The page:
The death toll from an earthquake and tsunami on the island of Sulawesi in Indonesia has climbed to 1,347, according to the country's disaster management agency, as rescue teams scramble to search for survivors buried in the rubble from the deadly disaster.
Authorities and aid workers struggled to reach the affected areas made inaccessible by damaged infrastructure on Tuesday, four days after the disaster hit Palu, a small city about 1,500km northeast of the capital, Jakarta, and other parts of Sulawesi Island.
Some remote areas have been largely cut off after Friday's magnitude 7.5 quake triggered massive tsunami waves, destroying roads and bridges; their losses have yet to be determined.
"The team is racing against time because it's already D+four," Sutopo Purwo Nugroho, spokesperson for the National Disaster Mitigation Agency, told reporters in Jakarta on Tuesday, referring to four days since the quake.
More than 65,000 homes have been damaged and at least 60,000 people have been displaced and are in need of emergency help, according to the government.
"Experts here say that just by looking at the devastation, one must expect the number of those dead to rise in the coming days because many areas remain unreachable and the full extent of the devastation has yet to be realised," said Al Jazeera's Jamela Alindogan, reporting from Makassar, a port city in eastern Sulawesi.
Earlier, President Joko Widodo called for reinforcements in the search for survivors, saying everyone had to be found.
About 1,700 homes in one Palu neighbourhood were swallowed up, with hundreds of people believed buried, the national disaster agency said.
Among those killed in the area were 34 children at a Christian bible study camp, a Red Cross official said.
There was also mounting concern over Donggala, a region of 300,000 people north of Palu and closer to the epicentre, and two other districts - with a combined population of about 1.4 million.
Initial reports from Red Cross rescuers who had reached the outskirts of Donggala district were chilling.
"The situation in the affected areas is nightmarish," Jan Gelfand, head of the International Federation of Red Cross and Red Crescent Societies (IFRC) office in Jakarta, said in a statement.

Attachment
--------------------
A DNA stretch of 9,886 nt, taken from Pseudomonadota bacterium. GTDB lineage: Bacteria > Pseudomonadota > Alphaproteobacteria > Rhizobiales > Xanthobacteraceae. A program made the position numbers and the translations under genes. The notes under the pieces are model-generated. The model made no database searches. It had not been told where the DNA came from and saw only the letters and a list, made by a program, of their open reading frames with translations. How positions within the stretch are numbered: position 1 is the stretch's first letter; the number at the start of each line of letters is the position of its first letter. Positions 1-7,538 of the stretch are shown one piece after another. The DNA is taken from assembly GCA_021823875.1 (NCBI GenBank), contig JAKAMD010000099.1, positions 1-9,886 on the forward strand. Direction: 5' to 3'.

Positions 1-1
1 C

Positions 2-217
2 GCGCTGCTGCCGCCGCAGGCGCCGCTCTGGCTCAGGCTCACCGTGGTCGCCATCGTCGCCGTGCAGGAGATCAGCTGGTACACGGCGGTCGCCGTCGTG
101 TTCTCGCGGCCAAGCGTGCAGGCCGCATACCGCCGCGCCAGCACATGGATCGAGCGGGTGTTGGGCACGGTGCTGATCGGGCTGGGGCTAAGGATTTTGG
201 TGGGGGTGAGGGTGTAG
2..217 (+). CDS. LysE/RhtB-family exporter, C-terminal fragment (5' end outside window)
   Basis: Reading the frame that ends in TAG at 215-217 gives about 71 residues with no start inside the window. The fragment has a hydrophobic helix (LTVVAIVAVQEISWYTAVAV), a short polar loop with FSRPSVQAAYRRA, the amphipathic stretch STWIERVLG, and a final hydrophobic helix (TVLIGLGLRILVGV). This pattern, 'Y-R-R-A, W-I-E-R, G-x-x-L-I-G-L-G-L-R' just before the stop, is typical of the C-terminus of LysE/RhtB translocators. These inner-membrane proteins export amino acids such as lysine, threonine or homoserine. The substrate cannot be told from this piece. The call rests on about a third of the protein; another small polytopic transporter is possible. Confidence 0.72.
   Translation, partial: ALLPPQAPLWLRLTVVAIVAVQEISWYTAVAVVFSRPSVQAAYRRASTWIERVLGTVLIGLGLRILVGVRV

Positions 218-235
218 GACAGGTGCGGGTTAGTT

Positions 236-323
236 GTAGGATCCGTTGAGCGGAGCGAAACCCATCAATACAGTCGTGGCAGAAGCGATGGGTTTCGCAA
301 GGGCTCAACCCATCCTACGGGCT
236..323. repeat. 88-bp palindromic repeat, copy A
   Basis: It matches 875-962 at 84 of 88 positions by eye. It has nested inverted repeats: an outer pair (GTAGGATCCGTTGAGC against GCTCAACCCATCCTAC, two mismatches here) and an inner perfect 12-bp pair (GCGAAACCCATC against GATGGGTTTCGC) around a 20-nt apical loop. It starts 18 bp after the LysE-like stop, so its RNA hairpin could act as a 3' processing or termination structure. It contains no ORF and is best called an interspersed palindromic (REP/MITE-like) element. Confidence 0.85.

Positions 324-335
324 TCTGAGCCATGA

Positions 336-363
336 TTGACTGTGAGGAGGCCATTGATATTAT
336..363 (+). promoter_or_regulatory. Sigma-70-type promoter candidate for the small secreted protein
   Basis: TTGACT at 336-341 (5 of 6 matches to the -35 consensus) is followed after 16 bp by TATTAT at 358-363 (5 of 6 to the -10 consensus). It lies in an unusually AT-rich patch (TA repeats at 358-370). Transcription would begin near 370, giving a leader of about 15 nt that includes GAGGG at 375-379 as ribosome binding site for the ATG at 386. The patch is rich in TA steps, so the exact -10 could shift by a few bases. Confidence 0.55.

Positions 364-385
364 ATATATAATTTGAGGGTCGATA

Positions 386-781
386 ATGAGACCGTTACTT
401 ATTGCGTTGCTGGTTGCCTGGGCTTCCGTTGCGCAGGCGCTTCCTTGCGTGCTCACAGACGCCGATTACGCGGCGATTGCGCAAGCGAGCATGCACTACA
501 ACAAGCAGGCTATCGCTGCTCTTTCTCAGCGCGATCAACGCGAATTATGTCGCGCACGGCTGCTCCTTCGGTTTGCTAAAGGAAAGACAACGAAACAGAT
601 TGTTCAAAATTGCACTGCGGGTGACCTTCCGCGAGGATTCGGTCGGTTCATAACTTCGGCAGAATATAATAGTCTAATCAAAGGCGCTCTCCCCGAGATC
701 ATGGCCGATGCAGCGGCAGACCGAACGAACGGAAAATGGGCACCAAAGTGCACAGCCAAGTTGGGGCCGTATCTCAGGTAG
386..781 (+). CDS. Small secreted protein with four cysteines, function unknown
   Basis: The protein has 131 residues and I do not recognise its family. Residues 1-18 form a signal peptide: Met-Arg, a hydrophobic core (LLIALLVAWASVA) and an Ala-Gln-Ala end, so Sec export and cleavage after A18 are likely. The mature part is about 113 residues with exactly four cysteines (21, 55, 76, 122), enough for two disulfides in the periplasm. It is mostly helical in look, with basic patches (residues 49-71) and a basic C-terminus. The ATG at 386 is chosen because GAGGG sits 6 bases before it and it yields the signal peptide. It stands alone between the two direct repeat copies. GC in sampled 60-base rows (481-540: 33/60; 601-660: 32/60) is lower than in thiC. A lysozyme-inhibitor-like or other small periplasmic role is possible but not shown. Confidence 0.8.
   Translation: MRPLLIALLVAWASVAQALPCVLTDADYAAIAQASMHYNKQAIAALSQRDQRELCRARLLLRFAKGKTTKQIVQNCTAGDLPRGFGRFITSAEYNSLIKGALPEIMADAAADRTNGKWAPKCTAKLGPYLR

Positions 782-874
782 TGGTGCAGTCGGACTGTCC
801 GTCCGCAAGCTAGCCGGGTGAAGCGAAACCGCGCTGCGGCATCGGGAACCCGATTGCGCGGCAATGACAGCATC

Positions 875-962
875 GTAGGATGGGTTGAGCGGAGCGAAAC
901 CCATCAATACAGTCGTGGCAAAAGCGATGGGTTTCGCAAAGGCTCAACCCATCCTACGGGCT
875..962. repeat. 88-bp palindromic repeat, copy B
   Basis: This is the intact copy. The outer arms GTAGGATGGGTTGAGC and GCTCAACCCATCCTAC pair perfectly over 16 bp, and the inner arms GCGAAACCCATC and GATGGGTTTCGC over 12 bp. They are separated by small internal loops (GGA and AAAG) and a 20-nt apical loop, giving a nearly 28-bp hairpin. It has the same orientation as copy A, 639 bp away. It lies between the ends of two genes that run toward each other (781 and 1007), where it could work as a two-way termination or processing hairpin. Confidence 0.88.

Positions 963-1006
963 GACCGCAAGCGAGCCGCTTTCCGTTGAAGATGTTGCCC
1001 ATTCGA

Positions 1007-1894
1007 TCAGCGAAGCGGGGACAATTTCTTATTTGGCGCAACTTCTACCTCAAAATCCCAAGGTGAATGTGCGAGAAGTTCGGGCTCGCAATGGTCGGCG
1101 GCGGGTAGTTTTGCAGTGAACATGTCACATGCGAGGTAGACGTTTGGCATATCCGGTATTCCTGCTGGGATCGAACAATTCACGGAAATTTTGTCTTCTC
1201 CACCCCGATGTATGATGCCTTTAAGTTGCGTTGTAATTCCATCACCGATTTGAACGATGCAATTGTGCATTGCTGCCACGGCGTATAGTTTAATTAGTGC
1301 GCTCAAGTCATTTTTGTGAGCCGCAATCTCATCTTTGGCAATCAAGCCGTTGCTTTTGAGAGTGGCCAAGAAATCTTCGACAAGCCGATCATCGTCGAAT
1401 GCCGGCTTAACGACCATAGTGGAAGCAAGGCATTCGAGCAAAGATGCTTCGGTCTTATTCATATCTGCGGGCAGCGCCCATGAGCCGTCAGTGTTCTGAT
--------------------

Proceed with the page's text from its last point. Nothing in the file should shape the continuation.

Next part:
"The city of Palu has been devastated and first reports out of Donggala indicate that it has also been hit extremely hard by the double disaster," Gelfand said.
Al Jazeera's Andrew Thomas, reporting from Palu, said there was "a pungent smell of decomposing bodies" in the city.
"Not all the bodies have been buried, I can say that from the smell we encountered as we got down to sea level," he said. "It's a very dark city in every sense of the word."
With roads cut off by landslides and major bridges broken down, physical access remains a "real challenge", according to Nigel Timmins, Oxfam's humanitarian director.
"The other one is information," he told Al Jazeera. "Electricity is down, telecommunication is down. For many people, their first priority is family tracing."
Muzair, a resident of the Petobo neighbourhood in Palu, says five of his relatives are still missing.
"I hope the government can help find them," he said.
"The soil was churning and then it suddenly rose up and buried the houses. In my heart I said if this is the time I die, what more could I do? I just prayed to God."
There are also reports of children showing up alone at medical centres, searching for their parents.
'Desperate for aid'
Commercial airlines have struggled to restore operations at Palu's quake-damaged airport but military aircraft took some survivors out on Monday, with some 3,000 people thronging the airport, hoping for any flight out.
A navy vessel capable of carrying 1,000 people at a time was due to be deployed to help with the evacuation.
The power company was working to restore electricity while the state oil firm had sent in fuel, officials said.
Teams of police were out on the streets on Tuesday, clearing debris and providing some reassurance to traumatised residents worried about looting.
Police said they had arrested dozens of people for looting in Sulawesi, where survivors have raided shops for water, food and other goods.
On Monday, Widodo authorised the acceptance of international help amid a lack of equipment and aid materials.
The European Union, the US and China are among more than 10 countries who have offered assistance.
Australian Prime Minister Scott Morrison said Tuesday that his government had given $360,000 to help victims and was in talks with Indonesian authorities about a second round of aid.
The initial funds would go to the Indonesian Red Cross for the most obvious emergency aid needs, such as tarpaulins.
"It is clear that the focus of the Indonesian government would be to send basic fuel, medicine and aid to those who need it and additional personnel because security is becoming a major concern as more people become desperate for aid," said Al Jazeera's Alindogan.
"There have been foreign pledges for help but at this point the main issue here is logistics, there is a need to clear the airport and to clear the roads that lead to these devastated areas in order for the humanitarian convoy, volunteers and rescuers to get in and start working," she added.
Because of its location on the Pacific "Ring of Fire," Indonesia is prone to earthquakes, tsunamis and volcanic eruptions and is well versed in responding to disasters.
A massive earthquake off Sumatra Island in 2004 caused a tsunami that killed 230,000 people around the region, the majority of them in the Indonesian province of Aceh.
That was the last time the country had declared a national disaster.
Local residents affected by the earthquake and tsunami in a temporary shelter in Palu, Central Sulawesi, Indonesia [Athit Perawongmetha/Reuters]